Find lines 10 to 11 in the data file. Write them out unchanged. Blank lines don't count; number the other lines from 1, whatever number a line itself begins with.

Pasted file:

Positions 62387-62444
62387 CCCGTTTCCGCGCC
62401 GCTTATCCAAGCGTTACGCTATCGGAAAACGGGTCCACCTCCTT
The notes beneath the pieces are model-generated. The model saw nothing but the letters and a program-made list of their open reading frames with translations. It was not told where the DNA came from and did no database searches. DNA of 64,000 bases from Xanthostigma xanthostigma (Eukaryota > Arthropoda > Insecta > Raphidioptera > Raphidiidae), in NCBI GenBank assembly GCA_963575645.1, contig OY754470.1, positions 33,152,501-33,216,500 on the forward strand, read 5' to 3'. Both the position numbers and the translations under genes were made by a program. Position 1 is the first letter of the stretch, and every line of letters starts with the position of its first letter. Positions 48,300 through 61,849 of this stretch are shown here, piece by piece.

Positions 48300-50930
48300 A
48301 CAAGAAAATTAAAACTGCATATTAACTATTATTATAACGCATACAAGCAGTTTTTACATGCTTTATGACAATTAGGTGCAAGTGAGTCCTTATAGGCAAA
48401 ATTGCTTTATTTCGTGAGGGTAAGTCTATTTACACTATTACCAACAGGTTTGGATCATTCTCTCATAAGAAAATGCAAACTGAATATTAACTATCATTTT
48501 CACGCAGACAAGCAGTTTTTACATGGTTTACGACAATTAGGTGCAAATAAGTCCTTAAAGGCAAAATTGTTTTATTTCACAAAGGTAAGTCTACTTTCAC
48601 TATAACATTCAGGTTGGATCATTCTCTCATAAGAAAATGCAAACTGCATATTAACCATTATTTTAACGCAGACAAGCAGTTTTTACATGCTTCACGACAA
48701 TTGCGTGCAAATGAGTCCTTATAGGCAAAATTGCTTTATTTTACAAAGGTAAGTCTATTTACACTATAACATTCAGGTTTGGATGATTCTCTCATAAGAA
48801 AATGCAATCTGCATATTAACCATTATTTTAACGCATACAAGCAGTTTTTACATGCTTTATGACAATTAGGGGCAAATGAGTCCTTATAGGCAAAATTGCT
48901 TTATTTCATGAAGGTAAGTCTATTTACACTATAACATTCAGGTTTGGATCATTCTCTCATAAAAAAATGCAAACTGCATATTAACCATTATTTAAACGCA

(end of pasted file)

48601 TATAACATTCAGGTTGGATCATTCTCTCATAAGAAAATGCAAACTGCATATTAACCATTATTTTAACGCAGACAAGCAGTTTTTACATGCTTCACGACAA
48701 TTGCGTGCAAATGAGTCCTTATAGGCAAAATTGCTTTATTTTACAAAGGTAAGTCTATTTACACTATAACATTCAGGTTTGGATGATTCTCTCATAAGAA